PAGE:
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The incredible social life of the vultures released by the Prince Albert II Foundation.



Recent observations of our vultures have resulted in key information being obtained on the sociability of the bearded vulture.

Elena and Spelugue are the names of the two vultures that were released this year in the San Giacomo di Entracque hills in the Parco Naturale Alpi Marritime. They have both been adopted, with no human intervention, by an adult vulture, “Paolo Peila”, which recovers meat left in the surrounding valleys by wardens from the Parco Naturale Alpi Marritime and takes it directly to the nest. Until now, this type of "adoption” has never been observed.

The 21st of june, to celebrate the first day of summer, Elena, 123 days old, took to the air and made several flights lasting approximately one minute each, landing in an extremely controlled manner (which has not always been the case – we remember the first “tumble and roll” landings made by Rocca, released in 2007). Well inspired by Elena, Spelugue also took her first flight the day after at the age of 116 days. This can be considered as an average age for a first flight.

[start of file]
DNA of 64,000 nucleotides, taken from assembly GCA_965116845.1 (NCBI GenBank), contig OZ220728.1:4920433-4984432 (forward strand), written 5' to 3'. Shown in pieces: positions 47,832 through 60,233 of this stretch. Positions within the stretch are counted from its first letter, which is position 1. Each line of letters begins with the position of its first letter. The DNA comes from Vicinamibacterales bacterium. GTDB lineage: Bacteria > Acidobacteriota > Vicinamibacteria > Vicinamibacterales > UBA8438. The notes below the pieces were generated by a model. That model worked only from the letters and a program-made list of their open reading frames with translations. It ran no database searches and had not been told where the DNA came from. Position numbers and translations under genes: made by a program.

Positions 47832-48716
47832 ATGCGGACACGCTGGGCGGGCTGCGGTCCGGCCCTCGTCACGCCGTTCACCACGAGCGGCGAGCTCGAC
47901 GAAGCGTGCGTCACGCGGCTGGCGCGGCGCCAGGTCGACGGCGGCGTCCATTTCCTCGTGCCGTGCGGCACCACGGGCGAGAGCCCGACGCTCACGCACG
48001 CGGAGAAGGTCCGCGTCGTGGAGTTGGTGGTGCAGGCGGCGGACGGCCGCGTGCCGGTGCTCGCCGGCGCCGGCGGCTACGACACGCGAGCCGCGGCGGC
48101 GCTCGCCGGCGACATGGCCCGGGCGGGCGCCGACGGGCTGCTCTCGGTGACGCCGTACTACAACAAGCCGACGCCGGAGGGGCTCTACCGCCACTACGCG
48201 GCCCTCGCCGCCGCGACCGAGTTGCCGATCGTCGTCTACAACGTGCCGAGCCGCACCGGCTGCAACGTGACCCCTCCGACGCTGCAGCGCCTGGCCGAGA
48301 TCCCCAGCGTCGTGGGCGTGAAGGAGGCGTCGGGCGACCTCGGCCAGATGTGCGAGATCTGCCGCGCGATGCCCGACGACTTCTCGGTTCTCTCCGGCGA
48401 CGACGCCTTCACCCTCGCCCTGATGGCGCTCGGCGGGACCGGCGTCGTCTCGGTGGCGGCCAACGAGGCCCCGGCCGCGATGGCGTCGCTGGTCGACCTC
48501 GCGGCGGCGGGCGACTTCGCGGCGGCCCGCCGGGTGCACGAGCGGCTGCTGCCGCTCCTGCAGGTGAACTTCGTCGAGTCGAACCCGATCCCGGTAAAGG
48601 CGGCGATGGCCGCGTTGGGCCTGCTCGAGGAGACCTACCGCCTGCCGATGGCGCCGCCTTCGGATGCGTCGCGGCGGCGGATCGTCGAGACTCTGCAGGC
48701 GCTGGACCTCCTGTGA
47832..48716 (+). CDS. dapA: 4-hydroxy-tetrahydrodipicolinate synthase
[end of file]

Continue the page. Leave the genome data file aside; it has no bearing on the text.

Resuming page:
Last week, Vaulabelle and Condamine were spotted in the same area in the Upper Ubaye (Col de Larche) in the north of the Parc du Mercantour. Observers from the Parc du Mercantour noticed that the two vultures were already inseparable three months after their release. The fact that one year later they are still to be found in the same area provides interesting information on the sociability of these animals.

For readers’ information, Vaulabelle and Condamine are the two female bearded vultures that were released in Vignols on 5th June 2009 in the heart of the Parc du Mercantour by H.S.H. Prince Albert II and Ms Chantal Jouanno, the French Secretary of State for Ecology.

Observation of these two vultures in flight is easy thanks to the discolouration of certain feathers when they were released (discoloured feathers can be clearly seen on the photo of Condamine). Moulting is an extremely long process in birds of prey. With vultures, a period of between two and four years is necessary for a complete renewal of the feathers. Once these discoloured feathers have fallen off, only very advanced observations of their ringing using a powerful telescope or DNA testing on their feathers will enable us to identify them, as was Paolo Peila, the vulture protecting and educating Elena and Spelugue.